Using JTAG Live to debug hardware containing two FPGA’s

With newer designs we are finding that the hardware is available much quicker than the firmware, thus the hardware design teams are unable to prove/debug their peripheral circuits and manufacturing need to ensure correct placement of components, as soon as possible. Due to my experience on JTAG, I was asked to provide a simple, low cost, low complexity solution.

The design in question contained two FPGA’s: EPM240T and a LC4512V in a single TAP chain. The board contained around 50 device ‘clusters’ either controlled or monitored by either or both of the FPGA’s. We already owned several JT 3705/USB boundary-scan controllers for training, proving and production solutions, so it was an easy decision to use one in conjunction with JTAG Live Buzz to debug the hardware. Suitable break-out boxes/leads were used to allow power, stimulus and monitoring of the boards IO.

JTAG Live was loaded onto a standalone laptop and the JT 3705-USB controller connected and the Buzz application configured to use this device. The two BSDL files where uploaded from the manufacturers web-site. We followed the instructions and within 5 mins we were able to confirm the (scan-path) infrastructure of the board, confirming the functionality of the JTAG boundary scan chain. (The Buzz demo video on the JTAG Live webpage was very helpful).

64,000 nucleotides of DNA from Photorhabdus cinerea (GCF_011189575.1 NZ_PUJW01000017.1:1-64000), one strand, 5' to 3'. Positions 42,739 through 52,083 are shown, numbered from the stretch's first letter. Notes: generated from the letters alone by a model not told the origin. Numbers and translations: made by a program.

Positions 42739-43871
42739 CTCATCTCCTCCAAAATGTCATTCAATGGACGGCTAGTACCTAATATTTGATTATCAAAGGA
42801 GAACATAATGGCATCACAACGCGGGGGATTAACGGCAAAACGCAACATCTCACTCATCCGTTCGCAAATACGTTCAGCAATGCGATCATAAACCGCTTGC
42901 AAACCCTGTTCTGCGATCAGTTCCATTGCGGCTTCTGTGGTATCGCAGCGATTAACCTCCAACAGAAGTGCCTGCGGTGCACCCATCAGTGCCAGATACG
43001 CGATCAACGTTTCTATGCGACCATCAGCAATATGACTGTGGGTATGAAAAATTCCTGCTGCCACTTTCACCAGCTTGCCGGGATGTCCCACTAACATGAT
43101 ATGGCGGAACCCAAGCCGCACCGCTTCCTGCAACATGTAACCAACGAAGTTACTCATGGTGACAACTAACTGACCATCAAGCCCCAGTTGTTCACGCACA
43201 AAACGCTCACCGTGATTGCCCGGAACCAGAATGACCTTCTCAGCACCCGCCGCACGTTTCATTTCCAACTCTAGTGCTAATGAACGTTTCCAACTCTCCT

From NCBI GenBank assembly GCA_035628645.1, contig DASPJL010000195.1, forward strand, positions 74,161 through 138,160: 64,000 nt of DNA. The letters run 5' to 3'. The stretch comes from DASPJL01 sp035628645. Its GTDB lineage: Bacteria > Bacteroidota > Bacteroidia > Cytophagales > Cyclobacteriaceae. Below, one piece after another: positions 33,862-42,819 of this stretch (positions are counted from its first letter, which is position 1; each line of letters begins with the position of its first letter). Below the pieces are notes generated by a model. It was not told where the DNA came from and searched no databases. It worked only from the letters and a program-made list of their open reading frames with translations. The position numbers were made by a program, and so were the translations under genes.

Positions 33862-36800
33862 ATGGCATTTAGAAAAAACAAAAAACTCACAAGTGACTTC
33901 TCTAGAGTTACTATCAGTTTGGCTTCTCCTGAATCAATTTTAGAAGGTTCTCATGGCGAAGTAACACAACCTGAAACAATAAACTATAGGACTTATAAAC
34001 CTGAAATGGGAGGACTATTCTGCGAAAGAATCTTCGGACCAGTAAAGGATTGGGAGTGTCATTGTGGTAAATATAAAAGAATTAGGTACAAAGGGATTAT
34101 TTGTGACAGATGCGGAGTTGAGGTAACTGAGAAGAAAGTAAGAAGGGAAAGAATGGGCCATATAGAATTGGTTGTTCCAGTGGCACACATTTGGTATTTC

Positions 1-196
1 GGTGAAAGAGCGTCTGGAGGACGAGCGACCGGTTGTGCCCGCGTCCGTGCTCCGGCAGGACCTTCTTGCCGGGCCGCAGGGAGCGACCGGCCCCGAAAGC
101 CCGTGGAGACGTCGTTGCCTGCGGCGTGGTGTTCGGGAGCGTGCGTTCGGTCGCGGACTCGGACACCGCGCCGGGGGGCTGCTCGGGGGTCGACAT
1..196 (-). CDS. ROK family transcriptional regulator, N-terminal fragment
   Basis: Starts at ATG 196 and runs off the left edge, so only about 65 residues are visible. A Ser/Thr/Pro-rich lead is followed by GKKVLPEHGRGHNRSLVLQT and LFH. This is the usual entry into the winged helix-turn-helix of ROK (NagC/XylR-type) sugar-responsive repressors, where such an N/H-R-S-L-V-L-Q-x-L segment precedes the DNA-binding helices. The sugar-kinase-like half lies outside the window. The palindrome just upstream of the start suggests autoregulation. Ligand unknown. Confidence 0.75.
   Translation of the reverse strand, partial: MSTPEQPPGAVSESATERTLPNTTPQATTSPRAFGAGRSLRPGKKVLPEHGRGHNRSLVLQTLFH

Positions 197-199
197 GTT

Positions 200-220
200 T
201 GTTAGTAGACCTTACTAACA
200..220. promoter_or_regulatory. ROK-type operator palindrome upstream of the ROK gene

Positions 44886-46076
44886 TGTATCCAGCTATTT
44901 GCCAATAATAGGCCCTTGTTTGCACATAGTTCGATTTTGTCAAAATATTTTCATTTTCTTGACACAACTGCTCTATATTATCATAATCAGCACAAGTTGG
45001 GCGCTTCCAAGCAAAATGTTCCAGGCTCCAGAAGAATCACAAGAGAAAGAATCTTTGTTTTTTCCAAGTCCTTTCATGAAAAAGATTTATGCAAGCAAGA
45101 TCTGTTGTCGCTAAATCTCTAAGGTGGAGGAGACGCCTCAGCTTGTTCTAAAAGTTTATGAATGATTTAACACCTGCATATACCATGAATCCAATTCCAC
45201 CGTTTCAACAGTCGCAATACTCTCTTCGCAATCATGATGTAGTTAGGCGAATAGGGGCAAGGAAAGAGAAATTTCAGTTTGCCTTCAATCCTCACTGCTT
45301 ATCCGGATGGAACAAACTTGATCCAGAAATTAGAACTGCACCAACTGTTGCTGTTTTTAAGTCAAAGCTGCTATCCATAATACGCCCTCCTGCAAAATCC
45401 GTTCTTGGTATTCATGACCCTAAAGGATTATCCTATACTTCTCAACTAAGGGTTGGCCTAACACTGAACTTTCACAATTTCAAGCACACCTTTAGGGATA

Using the ‘Buzz’, and for some lines the ‘Measure’ window, all interconnects between the FPGA’s were tested, driving outputs high and low and ensuring the corresponding inputs follow. We then used the ‘Watch’ window to check that all the free running clocks were running, indicated by the logic value in the ‘Value’ window alternating from a 0/1. It was then a matter of running through all the FPGA inputs (using the circuit diagram for reference) and stimulating the CCA inputs and checking that the ‘Values’ change from one state to the next. A similar exercise was then performed on the CCA outputs/ FPGA outputs, this was done using the ‘Buzz’ window with an oscilloscope connected. The ‘Constraints’ window was used to allow enabling of buffers; after firstly proving the buffer EN circuit utilising the ‘Measure’ window. This speeded up testing considerably.


Using JTAG Live and ~ £800 of JTAG controller hardware we were able, over two days, to prove the manufacture and electronic integrity of a new hardware design.